In three recent novels that reimagine ancient epics — Circe, The Mere Wife, and The Silence of the Girls — authors wrestle with both their source material and the centuries of cultural baggage it carries.

 
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Calum Heath for BuzzFeed News

 

The Witch Elm, which follows a privileged man whose life gets derailed, is a timely window into what happens when men lose their precious power.

 

Linda Liang Is 71 Years Old, Divorced, And Getting Back In The Dating Game by Kathy Wang

 

An early preview of Kathy Wang’s debut novel, Family Trust, the first selection in the BuzzFeed Book Club.

 

Cultural Criticism 

 In trying to tell Mercury’s queer story through his straight bandmates’ eyes, the new Queen biopic ends up saying almost nothing at all.

 

Will John Legend Ever Make Interesting Music Again? by Tomi Obaro

 

The R&B singer, despite his progressive politics, has remained uncontroversial in an increasingly polarized moment. But has it come at an artistic cost?

 
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Netflix 

 

Samin Nosrat’s new food documentary series is a curious mix of luxury and gravitas, swirled together with unfettered joy.

 

The Hate U Give And The Limits Of Depicting Police Brutality by Stephen Kearse 

 

The Hate U Give, Monsters and Men, and Blindspotting don't have anything to say beyond police brutality is bad. (Warning: spoilers.)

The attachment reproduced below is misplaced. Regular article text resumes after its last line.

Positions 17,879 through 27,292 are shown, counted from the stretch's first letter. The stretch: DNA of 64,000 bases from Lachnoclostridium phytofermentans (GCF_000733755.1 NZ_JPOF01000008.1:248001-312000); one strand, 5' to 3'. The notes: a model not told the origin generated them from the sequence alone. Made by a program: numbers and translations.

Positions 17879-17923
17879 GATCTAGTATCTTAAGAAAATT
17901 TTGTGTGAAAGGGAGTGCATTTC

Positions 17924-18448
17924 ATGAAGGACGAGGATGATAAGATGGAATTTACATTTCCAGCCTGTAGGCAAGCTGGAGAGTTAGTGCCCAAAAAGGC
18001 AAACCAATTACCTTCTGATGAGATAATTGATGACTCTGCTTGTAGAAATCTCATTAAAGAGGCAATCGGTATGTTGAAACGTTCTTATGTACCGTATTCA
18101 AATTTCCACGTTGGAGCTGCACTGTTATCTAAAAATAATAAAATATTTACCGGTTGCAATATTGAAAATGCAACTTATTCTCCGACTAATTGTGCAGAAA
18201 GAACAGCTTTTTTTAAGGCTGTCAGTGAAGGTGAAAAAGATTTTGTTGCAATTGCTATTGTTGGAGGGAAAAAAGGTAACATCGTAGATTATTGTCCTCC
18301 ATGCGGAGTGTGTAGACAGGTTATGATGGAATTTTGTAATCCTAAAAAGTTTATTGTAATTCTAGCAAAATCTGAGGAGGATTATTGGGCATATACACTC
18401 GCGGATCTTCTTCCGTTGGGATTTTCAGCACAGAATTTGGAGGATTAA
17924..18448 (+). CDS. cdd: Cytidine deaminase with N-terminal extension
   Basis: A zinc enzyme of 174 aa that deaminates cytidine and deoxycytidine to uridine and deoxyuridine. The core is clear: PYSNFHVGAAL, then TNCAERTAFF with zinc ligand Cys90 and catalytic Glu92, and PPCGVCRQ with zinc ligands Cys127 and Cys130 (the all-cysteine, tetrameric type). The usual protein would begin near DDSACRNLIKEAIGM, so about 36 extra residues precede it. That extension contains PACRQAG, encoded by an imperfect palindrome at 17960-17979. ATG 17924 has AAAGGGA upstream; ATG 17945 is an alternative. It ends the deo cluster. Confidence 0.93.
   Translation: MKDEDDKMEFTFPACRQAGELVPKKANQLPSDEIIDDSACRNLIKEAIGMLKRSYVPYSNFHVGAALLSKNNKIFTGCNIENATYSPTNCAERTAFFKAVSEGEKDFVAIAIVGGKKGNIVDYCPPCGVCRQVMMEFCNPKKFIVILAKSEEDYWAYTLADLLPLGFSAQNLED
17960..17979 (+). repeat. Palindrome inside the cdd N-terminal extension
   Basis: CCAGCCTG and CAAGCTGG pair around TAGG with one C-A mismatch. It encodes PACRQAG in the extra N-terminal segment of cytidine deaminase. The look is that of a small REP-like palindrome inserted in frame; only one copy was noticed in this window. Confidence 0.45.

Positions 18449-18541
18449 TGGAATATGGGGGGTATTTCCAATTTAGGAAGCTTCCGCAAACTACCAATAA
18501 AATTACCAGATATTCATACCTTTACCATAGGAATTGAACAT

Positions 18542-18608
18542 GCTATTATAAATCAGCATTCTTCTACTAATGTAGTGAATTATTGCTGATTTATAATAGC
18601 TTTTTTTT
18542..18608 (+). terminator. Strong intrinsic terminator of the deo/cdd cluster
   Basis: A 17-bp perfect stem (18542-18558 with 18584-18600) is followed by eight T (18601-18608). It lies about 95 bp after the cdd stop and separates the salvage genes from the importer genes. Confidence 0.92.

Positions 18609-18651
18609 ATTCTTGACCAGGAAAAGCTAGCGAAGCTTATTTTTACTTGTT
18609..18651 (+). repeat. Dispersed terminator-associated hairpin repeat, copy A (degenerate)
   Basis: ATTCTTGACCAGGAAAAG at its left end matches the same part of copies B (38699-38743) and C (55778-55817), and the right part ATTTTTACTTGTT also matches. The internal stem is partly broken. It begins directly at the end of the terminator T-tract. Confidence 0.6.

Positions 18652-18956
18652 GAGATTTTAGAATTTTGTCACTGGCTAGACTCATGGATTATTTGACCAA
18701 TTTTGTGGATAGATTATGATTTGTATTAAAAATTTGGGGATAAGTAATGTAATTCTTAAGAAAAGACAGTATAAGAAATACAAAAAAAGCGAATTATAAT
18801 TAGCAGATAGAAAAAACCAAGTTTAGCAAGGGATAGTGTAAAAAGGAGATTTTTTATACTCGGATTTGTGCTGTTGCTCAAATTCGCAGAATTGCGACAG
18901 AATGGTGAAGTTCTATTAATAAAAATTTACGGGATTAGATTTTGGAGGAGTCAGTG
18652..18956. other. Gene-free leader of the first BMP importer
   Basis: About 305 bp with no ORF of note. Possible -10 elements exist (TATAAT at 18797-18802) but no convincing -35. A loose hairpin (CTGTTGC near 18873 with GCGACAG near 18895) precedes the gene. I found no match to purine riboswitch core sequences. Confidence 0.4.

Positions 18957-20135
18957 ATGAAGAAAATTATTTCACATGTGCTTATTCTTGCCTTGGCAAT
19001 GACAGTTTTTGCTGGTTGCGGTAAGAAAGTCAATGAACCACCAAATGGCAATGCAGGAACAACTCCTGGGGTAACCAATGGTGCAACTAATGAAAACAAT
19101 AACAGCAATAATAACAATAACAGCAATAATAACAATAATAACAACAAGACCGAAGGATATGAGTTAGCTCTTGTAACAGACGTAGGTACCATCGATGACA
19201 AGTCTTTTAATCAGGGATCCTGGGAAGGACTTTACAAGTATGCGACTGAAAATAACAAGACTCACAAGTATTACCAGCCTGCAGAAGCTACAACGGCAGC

Steve Dietl/Netflix

 

In the Netflix series, a family unit's destruction is the ultimate horror. But Shirley Jackson’s novel asked whether the nuclear family — which has alienated so many queer people — is itself horrifying. Warning: Spoilers ahead.

 

Julia Roberts Is Done Being America's Sweetheart by Manuel Betancourt

 

The actor’s performances in Homecoming, Ben Is Back and other recent roles push back against the image that has defined her for so long.

 

These Netflix Comedies Show Teens In All Their Gross, Embarrassing Glory by Steven Scaife

 

By tackling the messy realities of teen life, shows like Big Mouth and American Vandal offer a profound (and profane) empathy to the people who need it most.

 

Another newsletter exclusive: an interview with an author we love! This month: Glory Edim, whose anthology Well-Read Black Girl is out now.

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Jai Lennard 

 

“I’m reading The Proposal by Jasmine Guillory — we share the same book birthday! I read The Wedding Date and just loved it. It’s so funny and light and has a great way of telling a romance story that doesn’t feel cheesy or overdone. She’s clever and witty with her writing.


I’ve been revisiting old books as well. I started rereading Salvage the Bones by Jesmyn Ward because I felt I needed something that felt familiar and comforting. I like the way she writes.


Our October book was Training School for Negro Girls; it’s a short story collection by Camille Acker. The title comes from a school founded by the activist Nannie Burroughs, who was akin to W.E.B. Du Bois — she was very influential. That book really struck me because it’s about DC and I’m from DC Her writing style reminds of Z.Z. Packer or Toni Cade Bambara’s Gorilla, My Love. It discusses gentrification and mental illness.”